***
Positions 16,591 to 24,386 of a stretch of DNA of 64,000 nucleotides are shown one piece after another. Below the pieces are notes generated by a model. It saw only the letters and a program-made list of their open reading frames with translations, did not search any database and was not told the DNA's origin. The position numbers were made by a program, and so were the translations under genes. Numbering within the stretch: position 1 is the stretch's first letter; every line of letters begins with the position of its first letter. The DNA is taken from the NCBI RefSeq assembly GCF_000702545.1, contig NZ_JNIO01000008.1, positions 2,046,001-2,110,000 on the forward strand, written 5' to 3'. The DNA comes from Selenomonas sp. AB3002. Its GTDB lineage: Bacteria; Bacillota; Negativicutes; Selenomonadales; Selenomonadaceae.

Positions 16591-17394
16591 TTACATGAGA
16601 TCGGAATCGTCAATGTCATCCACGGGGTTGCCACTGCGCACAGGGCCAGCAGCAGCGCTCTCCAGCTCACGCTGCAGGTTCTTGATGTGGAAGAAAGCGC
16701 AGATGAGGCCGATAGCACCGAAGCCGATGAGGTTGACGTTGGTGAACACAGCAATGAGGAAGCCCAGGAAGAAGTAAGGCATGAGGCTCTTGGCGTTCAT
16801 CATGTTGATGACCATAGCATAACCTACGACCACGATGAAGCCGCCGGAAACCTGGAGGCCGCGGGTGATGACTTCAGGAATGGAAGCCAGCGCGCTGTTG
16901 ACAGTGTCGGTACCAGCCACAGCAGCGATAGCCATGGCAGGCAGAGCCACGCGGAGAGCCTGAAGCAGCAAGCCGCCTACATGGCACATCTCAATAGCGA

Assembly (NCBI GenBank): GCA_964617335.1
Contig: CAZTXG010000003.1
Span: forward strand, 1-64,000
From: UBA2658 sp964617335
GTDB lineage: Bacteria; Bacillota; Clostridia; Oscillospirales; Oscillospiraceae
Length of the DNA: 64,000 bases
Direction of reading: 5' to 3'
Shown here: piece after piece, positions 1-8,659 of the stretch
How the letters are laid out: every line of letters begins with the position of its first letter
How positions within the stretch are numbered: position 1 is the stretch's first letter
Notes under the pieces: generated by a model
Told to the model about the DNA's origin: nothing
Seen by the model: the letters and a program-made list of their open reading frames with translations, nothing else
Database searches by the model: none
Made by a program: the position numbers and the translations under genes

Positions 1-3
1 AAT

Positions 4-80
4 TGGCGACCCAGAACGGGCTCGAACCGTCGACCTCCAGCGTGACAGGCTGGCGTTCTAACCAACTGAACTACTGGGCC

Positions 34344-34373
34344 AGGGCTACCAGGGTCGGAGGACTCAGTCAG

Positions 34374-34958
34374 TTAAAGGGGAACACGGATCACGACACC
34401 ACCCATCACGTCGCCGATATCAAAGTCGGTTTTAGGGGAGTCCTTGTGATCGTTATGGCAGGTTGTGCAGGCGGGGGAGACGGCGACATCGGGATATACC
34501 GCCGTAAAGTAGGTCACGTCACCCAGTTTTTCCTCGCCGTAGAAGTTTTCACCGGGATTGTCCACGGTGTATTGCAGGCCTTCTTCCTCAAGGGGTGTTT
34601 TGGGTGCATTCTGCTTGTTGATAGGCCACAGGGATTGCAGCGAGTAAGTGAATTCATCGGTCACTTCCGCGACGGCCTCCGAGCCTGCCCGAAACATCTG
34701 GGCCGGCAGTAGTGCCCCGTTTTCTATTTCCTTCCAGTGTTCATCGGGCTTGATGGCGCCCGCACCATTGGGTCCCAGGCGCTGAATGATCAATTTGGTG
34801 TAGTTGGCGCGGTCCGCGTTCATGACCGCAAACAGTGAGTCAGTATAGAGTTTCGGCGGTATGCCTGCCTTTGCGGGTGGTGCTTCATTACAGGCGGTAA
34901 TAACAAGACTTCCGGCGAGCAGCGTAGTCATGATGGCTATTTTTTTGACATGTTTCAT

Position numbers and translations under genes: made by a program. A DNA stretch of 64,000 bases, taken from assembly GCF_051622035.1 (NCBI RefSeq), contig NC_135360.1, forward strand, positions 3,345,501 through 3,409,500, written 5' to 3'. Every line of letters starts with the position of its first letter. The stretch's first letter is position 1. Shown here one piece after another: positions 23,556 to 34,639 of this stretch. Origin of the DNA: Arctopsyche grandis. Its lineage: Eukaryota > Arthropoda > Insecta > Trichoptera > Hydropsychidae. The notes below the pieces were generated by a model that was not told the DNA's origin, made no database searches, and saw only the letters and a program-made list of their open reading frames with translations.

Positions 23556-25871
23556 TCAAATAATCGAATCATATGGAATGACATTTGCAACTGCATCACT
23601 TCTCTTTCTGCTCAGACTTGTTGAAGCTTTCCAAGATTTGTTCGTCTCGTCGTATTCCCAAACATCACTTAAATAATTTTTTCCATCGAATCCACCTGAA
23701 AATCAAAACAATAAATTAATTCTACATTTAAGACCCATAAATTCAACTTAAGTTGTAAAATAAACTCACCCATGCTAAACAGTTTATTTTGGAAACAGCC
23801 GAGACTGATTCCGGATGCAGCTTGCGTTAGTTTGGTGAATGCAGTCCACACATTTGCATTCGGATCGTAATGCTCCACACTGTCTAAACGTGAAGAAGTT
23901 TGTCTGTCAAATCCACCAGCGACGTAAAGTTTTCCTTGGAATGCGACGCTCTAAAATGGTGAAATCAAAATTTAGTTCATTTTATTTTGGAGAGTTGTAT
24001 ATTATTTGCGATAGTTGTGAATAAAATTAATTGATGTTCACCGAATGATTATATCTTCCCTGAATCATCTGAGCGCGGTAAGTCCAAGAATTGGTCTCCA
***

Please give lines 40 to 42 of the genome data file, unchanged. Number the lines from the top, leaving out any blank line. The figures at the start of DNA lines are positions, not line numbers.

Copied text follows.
23601 TCTCTTTCTGCTCAGACTTGTTGAAGCTTTCCAAGATTTGTTCGTCTCGTCGTATTCCCAAACATCACTTAAATAATTTTTTCCATCGAATCCACCTGAA
23701 AATCAAAACAATAAATTAATTCTACATTTAAGACCCATAAATTCAACTTAAGTTGTAAAATAAACTCACCCATGCTAAACAGTTTATTTTGGAAACAGCC
23801 GAGACTGATTCCGGATGCAGCTTGCGTTAGTTTGGTGAATGCAGTCCACACATTTGCATTCGGATCGTAATGCTCCACACTGTCTAAACGTGAAGAAGTT